In every criminal prosecution, unpleasant sensations are naturally excited, by the exposition of guilt, and the infliction of punishment. But, in the whole course of my official practice and professional experience, the painful sensations of the present moment have been unequalled. From the origin of the transaction, which has produced the prosecution of the defendants, to the day of trial, we are involved in such collisions of opinion, in such conflicts of jurisdic
tion, and in occurrences of such dreadful aspect, as cannot fail to awaken, in the mind of every reflecting man, emotions of grief, mortification, and alarm. When the grand jury found this indictinent a true bill, what was the spectacle exhibited in the streets of Philadelphia; what were the consequences that menaced the peace of the city; and what were the feelings that agitated every patriotic heart! An armed force raised under the orders of the governor of the state, to resist and defeat the judicial authority of the union: a marshal officially compelled to summon a part of his fellowcitizens, to oppose, with force, another part: and the authority of the United States in action, leading to the result of arraying the whole power of the confederation, if necessary, in arins, against the whole power of one of its members! Not only the inhabitants of Philadelphia, but every citizen of every state; nay, every friend of republican liberty throughout the world, must be appalled in contemplating so momentous a crisis. It was not simply a question of property, a question of jurisdiction, or a question of state sovereignty, that was involved; but the great questions, which are so interesting to mankind, seemed to be at issue,-whether a free government, established and administered by the people themselves, can possess sufficient energy for its own preservation;-whether the republican representative system is constructed of materials fitted for stability and duration, and whether Liberty, driven from the regions of Europe, Asia, and Africa, shall find a dwelling place on the face of the terraqueous globe.
But however distressing this retrospect may be, let us derive some consolation from the reflection, that these things have passed away; and that we enter upon the trial of the defendants, not under a solicitude for the issue of the conflict, not under the terror of military orders, nor with vindictive passions to gratify; but, rejoicing in the restoration of order and tranquillity, with a solemn purpose, to set an example of good faith to the union; to evince the capacity of the government to resist every shock, domestic or foreign; and to rescue the people of Pennsylvania, by the ver dicts of her juries, from all participation in the reproach, that has unhappily fallen upon her. If such shall be the effects of this day's trial, we have nothing to apprehend for the constitution, that monument of worth and talents; but if the opportunity to produce these effects should be lost, or perverted, the foundations of republicanism (after the short lapse of twenty years) will be rent, and all the boasted super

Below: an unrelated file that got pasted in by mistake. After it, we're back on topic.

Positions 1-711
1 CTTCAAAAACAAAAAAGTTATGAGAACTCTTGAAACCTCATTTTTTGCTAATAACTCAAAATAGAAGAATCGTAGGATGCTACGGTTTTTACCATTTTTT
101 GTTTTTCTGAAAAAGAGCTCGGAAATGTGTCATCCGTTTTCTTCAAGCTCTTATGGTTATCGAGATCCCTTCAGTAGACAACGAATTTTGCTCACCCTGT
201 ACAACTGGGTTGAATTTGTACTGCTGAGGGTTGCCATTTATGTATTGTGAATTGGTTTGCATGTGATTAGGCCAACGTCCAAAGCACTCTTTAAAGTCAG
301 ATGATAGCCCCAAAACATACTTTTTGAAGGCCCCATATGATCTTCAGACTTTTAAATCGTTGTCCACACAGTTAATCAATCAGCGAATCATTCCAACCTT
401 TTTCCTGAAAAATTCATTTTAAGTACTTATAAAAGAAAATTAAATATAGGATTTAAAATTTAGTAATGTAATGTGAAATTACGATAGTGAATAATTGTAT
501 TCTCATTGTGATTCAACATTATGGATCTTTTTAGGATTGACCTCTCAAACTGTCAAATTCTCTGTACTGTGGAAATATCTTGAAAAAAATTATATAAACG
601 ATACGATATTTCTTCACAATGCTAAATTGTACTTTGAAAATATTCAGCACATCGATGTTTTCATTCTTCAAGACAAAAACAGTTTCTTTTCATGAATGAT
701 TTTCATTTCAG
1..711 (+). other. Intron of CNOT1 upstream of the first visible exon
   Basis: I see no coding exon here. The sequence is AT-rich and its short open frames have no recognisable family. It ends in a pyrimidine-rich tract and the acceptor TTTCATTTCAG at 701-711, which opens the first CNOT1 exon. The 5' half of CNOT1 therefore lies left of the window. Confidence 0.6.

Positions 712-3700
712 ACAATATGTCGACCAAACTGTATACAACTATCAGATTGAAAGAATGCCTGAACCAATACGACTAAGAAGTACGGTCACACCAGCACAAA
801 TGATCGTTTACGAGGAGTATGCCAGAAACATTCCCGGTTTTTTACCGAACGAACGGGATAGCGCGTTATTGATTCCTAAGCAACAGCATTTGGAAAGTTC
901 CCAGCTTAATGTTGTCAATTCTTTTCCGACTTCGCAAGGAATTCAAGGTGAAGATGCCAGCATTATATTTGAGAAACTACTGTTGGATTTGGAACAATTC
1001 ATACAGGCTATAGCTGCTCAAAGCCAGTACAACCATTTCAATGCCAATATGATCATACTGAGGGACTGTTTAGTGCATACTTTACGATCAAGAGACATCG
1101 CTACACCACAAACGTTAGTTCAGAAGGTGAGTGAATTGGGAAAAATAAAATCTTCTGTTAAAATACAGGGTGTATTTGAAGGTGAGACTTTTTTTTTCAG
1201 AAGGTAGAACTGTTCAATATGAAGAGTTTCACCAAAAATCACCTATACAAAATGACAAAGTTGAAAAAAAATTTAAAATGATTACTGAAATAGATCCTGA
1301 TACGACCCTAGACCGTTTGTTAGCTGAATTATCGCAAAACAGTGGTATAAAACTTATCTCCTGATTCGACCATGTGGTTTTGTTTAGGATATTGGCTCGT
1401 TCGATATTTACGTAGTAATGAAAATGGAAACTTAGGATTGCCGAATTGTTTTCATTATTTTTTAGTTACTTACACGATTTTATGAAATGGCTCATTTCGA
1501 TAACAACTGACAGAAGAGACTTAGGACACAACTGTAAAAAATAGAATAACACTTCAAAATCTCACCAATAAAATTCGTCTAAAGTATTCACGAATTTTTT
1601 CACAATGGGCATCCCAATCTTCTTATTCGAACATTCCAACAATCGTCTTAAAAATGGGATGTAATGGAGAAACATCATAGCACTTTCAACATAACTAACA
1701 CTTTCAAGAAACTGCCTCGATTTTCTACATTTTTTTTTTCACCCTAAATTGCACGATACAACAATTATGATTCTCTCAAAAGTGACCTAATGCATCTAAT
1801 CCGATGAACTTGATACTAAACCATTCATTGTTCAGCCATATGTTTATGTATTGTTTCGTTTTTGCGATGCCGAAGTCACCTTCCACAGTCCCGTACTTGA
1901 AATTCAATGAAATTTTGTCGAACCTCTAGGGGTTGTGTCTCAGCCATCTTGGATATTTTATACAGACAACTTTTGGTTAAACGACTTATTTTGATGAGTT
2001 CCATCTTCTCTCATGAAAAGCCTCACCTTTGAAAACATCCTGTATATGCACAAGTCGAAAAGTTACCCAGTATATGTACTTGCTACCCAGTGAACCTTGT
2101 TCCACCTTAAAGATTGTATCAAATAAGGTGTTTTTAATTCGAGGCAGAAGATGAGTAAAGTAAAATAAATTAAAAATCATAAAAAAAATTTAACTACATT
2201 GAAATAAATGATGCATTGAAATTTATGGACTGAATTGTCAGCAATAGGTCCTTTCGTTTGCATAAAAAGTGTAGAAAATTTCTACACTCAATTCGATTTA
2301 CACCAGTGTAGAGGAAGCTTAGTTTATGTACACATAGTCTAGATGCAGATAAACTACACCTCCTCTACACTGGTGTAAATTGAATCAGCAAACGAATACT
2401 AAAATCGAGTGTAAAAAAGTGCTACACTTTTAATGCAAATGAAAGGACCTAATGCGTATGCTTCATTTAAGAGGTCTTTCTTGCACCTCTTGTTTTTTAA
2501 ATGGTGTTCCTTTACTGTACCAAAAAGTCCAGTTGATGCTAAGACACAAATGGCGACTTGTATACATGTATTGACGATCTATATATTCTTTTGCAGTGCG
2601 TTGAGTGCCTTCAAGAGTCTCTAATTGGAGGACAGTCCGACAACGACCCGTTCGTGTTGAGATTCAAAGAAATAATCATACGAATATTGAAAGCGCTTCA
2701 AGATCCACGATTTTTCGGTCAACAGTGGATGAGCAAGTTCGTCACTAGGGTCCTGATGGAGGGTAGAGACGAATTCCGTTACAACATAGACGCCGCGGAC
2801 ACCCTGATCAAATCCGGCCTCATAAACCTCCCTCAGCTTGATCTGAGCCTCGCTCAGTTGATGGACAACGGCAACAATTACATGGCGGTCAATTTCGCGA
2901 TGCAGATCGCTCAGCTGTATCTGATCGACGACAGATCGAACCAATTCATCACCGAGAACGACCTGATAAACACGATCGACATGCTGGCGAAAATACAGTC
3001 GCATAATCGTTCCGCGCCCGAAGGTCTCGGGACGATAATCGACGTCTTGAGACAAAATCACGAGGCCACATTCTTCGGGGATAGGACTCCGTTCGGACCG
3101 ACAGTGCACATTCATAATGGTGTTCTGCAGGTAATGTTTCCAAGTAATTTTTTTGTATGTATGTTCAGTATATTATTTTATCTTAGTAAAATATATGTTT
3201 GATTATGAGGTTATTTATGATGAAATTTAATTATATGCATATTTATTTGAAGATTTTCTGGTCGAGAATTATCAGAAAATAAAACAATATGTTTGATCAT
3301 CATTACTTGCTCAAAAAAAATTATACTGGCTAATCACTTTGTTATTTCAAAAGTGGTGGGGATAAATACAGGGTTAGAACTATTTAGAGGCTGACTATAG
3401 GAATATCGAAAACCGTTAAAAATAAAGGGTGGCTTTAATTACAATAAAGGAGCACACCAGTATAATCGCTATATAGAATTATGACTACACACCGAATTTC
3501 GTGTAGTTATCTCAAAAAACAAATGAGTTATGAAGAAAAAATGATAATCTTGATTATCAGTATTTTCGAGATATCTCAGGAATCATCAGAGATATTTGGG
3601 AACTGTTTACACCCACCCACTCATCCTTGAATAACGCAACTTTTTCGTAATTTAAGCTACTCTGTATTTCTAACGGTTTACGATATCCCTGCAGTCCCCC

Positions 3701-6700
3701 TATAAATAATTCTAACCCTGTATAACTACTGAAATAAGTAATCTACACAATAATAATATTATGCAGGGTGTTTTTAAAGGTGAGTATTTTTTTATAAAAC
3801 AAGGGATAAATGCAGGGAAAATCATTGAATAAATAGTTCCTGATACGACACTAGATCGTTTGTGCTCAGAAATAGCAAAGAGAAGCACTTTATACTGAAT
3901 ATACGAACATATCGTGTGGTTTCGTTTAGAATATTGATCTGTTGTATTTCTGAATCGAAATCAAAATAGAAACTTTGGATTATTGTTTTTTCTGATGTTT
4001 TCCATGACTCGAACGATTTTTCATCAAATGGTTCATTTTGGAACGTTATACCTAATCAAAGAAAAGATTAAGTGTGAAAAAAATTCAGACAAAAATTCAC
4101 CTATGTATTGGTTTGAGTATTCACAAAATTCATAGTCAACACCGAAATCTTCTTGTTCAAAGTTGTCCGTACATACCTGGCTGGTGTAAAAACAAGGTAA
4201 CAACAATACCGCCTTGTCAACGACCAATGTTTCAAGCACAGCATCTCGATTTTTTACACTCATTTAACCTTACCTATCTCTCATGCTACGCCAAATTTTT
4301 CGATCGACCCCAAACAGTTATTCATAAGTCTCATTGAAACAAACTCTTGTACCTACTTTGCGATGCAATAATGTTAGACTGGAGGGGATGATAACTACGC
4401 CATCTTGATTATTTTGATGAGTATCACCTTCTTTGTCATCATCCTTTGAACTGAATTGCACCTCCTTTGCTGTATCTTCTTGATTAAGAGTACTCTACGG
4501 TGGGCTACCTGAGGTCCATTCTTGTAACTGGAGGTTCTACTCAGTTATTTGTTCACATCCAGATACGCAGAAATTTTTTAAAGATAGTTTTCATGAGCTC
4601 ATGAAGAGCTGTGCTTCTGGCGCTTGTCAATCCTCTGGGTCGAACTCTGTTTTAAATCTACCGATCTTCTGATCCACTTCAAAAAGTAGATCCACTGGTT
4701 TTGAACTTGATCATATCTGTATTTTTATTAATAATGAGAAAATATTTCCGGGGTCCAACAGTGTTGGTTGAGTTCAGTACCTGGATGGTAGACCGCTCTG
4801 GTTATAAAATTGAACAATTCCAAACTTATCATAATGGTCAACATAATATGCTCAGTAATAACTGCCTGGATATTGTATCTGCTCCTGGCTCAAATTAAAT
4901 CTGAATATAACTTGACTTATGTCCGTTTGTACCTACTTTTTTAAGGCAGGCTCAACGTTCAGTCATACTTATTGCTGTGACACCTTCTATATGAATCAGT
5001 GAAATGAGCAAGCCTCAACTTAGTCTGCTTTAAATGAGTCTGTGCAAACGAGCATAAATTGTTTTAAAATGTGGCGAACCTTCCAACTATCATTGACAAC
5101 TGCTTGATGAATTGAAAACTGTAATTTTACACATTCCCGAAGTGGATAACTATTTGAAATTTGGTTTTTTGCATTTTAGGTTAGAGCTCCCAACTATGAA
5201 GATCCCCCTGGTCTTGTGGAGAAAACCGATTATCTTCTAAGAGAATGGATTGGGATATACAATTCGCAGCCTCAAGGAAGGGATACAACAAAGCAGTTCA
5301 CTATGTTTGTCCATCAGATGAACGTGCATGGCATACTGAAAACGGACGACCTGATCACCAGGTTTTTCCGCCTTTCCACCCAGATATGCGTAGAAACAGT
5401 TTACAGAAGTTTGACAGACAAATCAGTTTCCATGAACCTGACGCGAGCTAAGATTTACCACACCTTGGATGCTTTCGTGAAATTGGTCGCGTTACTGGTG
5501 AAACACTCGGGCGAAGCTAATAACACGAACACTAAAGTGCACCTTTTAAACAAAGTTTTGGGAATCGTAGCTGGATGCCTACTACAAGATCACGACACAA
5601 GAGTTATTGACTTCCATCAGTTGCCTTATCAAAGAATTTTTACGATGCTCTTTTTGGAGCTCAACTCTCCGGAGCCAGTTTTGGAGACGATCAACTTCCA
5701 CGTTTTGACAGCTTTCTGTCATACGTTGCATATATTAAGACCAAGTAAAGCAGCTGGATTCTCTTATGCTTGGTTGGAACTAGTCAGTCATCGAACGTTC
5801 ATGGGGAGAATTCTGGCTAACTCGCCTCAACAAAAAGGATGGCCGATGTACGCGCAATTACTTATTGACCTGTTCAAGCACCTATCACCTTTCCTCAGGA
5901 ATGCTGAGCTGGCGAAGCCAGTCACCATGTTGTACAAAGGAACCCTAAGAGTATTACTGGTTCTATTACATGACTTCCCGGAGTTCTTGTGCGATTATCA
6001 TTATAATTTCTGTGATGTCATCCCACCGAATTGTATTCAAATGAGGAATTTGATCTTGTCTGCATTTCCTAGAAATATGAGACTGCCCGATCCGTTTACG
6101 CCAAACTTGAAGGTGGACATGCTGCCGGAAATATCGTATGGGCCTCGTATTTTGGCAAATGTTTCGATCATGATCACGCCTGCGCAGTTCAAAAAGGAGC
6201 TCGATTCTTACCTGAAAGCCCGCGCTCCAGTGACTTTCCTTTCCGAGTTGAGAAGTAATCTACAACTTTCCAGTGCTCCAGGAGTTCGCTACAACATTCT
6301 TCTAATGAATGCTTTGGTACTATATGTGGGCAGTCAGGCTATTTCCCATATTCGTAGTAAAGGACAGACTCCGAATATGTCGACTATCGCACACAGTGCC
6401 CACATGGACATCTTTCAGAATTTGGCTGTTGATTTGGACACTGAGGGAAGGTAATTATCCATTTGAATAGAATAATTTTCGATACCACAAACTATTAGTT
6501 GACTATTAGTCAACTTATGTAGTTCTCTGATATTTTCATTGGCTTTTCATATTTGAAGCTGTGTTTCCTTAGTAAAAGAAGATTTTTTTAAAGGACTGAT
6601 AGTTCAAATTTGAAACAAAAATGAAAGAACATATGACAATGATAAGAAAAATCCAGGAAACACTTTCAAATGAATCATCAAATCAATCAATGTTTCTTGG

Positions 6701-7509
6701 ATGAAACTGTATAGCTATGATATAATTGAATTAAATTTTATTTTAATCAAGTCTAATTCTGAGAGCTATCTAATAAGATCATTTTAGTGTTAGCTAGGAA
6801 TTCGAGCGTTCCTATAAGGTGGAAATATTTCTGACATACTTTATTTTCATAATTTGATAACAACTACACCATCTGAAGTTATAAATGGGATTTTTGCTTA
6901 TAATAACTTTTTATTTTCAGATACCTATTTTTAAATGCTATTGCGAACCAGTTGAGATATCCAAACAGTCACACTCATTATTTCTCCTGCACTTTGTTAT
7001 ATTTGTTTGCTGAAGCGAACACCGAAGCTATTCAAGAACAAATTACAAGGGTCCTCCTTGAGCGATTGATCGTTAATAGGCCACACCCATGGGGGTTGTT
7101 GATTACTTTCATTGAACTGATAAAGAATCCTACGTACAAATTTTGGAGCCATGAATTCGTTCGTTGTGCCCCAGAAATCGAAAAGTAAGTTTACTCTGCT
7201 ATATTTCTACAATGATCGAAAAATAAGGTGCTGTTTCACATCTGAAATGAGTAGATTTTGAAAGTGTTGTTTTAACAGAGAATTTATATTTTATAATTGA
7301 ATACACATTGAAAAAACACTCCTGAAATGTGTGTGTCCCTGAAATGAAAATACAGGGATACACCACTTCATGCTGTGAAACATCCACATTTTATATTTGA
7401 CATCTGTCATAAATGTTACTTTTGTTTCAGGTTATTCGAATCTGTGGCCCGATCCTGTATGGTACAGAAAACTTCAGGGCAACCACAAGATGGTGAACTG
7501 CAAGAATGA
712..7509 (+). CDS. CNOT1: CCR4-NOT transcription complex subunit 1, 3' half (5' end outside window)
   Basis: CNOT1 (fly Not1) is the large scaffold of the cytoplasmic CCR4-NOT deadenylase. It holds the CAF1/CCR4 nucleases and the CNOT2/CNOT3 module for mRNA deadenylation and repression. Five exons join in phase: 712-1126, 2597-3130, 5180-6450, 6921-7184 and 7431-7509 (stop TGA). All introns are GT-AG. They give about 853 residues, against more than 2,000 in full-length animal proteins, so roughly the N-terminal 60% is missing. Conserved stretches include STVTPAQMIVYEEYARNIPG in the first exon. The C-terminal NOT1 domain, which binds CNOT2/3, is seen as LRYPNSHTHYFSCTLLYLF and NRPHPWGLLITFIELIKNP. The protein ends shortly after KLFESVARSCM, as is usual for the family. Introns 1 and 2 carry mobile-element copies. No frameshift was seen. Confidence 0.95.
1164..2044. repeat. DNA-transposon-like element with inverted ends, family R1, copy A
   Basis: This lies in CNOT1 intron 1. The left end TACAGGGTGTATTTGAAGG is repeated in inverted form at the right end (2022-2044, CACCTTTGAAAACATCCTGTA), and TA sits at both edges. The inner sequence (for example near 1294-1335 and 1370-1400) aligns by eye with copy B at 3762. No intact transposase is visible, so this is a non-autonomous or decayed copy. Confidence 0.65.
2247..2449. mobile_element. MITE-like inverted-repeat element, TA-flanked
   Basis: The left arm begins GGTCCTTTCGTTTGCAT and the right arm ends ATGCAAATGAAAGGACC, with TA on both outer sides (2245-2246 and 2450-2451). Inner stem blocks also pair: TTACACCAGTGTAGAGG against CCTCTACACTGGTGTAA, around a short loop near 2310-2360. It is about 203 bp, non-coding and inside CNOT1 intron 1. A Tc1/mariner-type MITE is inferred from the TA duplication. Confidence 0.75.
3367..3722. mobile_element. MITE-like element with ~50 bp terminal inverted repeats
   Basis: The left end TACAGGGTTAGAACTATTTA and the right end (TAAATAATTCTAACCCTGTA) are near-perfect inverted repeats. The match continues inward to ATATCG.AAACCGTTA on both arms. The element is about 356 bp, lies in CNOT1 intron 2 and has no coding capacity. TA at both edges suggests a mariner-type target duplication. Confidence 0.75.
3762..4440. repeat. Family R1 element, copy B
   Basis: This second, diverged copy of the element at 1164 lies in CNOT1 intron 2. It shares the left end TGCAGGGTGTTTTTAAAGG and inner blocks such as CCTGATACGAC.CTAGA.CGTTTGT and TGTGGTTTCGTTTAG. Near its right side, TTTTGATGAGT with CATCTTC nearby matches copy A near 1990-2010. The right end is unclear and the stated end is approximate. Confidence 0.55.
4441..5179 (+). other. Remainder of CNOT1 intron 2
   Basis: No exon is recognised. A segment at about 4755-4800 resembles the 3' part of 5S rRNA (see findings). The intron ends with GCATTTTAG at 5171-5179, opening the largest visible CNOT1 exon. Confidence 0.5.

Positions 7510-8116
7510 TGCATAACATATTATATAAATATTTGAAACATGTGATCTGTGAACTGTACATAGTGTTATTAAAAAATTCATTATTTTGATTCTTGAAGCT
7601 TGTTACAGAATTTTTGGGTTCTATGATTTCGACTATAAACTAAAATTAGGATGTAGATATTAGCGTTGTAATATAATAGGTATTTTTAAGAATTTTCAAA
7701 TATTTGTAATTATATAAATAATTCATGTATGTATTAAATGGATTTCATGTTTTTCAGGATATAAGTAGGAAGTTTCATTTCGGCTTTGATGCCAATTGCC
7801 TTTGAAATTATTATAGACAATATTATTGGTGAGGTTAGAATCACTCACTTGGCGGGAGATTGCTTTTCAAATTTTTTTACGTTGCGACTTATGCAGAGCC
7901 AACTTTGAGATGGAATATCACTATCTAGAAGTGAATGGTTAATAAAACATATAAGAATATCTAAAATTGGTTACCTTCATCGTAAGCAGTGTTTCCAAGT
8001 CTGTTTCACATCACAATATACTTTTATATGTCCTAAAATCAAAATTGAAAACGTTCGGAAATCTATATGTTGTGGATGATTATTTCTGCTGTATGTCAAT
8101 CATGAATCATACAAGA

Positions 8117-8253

structures of federal and of state governments, dissolving "like the baseless fabric of a vision, will leave not a wreck behind."
In the manage nent of the prosecution, I shall not step aside to arraign the policy of the state of Pennsylvania, nor to derogate from the character of her magistrates. To assert the authority and jurisdiction of the United States, it may be necessary to question the constitutionality of the course, that has been pursued by Pennsylvania, and to demonstrate the errors, that have been committed by her public functionaries; but it can never be necessary to ascribe an improper motive to human actions, when the fallibility of hu. man judgment will fairly account for whatever is, or seems to be, wrong; and it is in the capacity of a private citizen, not in the office of a public prosecutor, that I permit myself to deplore, and to deprecate, the policy of the state government, Even under the opinion that Pennsylvania has erred, I shall speak of her with reverence and attachment. My remarks will be confined to the evidence, the law, and the principles, of the case. And, I confidently hope, that the event of the discussion, so far from disgracing Pennsylvania, will be the instrument of her vindication, restoring her to the high and merited rank, which she has hitherto enjoyed among the sis
The offence charged against the defendants, is of a nature, as serious as any, that can be charged against the citizens of a free governinent: I do not except treason, as it operates against the government, nor murder, as it respects an indivi dual. In its first aspect, indeed, it differs from those crimes; but it gradually assumes the front of treason, and murder naturally follows in its train Even, however, this tendency to accumulate guilt, is not the great evil and dan. ger of the offence t which I now advert. The open, bold, and ostensible, movements of treason; for instance, the levying of war to subvert the government, or to sever the terri tory of the union, by the range of the Alleghenny, or the western waters; will always present an object, which the vigilance of our administration may readily detect, and the pow er of the nation will certainly defeat: but if a resistance to the regular operation of the laws, administered through the medium of the courts of justice, shall pass with impunity, till the offence becomes habitual among the people; the disease will not be perceived, till it is incurable; the foundations of the government will be undermined, before the approach of danger is suspected; and the fabric of civil liberty,